Tuesday, April 23, 2024

Justice MM Sundresh bats for devising ways to prevent technology from falling in wrong hands, while ensuring its growth

Supreme Court judge, Justice M.M. Sundresh, on Saturday said that though they cannot hinder the growth of technology, but the need of the hour was to devise ways, so as to prevent its misuse by falling into wrong hands.

Speaking during the third Justice H.R. Khanna Memorial National Symposium, organised by the Confederation of Alumni for National Law Universities (CAN) Foundation in the memory of former Supreme Court judge, late Justice H.R. Khanna, Justice Sundresh said the duty to preserve privacy as a cherished right was entrusted on all three pillars of democracy through the prism of proportionality, which would go a long way in the task of nation building. 

Delivering the keynote address on ‘State Surveillance & Privacy – The Lakshman Rekha Between’ during the pre-lunch session of the event, Justice Sundresh said the courts of the country have acted with alacrity on issues related to privacy. He said it was a complex matter, which would haunt the courts in the coming years.

India, which has taken over China as the most populous country, was one of the biggest markets for smartphones, noted the Apex Court judge. 

He said the growth of Artificial Intelligence (AI) and Machine Learning (ML), coupled with multinational agreements, has increased the access to information, adding that it was obvious that this would lead to raising of questions on privacy protection.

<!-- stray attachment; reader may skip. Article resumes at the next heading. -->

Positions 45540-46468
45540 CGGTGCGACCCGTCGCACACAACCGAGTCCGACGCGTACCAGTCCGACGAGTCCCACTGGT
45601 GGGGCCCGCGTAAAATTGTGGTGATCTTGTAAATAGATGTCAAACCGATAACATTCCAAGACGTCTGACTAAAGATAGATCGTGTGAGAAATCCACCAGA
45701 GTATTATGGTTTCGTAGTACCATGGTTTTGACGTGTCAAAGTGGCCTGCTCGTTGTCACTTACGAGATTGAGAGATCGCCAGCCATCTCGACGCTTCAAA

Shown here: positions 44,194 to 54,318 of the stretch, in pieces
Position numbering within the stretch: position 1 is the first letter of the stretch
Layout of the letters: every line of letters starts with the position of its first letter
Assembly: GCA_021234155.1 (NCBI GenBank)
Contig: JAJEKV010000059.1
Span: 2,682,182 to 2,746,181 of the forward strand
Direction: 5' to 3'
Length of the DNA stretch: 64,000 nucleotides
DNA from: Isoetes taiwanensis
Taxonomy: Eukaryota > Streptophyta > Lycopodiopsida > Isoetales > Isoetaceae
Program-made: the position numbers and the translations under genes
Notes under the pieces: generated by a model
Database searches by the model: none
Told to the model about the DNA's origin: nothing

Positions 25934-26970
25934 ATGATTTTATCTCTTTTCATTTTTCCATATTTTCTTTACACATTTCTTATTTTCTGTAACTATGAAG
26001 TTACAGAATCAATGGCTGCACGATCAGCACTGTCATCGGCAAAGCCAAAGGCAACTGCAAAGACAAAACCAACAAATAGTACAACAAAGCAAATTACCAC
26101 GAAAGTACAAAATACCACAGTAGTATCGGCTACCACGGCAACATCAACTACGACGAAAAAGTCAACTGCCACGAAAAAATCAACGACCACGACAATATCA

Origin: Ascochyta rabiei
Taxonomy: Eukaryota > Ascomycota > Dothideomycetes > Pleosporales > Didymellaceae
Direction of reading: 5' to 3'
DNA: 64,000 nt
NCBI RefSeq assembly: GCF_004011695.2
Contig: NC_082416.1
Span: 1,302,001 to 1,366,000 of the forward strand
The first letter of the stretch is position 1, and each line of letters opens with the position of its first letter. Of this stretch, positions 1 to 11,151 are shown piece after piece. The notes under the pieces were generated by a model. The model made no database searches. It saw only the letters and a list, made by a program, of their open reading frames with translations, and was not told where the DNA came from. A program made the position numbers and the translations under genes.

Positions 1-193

He said data accessibility had manifold advantages and some disadvantages too. An individual not willing to give access to a certain information would want protection of privacy. 

Justice Sundresh said State actors may require legislative intervention to uphold privacy through the doctrine of proportionality. He said it was the need of the hour to act on the voices of concern expressed in the Puttaswamy judgment. The concept of proportionality was the core factor, he added.

The Supreme Court judge suggested that there must be a codified law enabling the law agencies to conduct surveillance, but with specific adherence to part III of the Constitution. The implementing agencies of such a law must be high dignitaries.

Both the enactment and action would constitute a curtailment of privacy, therefore, the statute should specify objectives and alternatives if available should be used, he added. 

Appreciating the CAN foundation for its efforts in spreading legal education, Justice Sundresh said Justice Khanna would continue to be a leading light for years to come.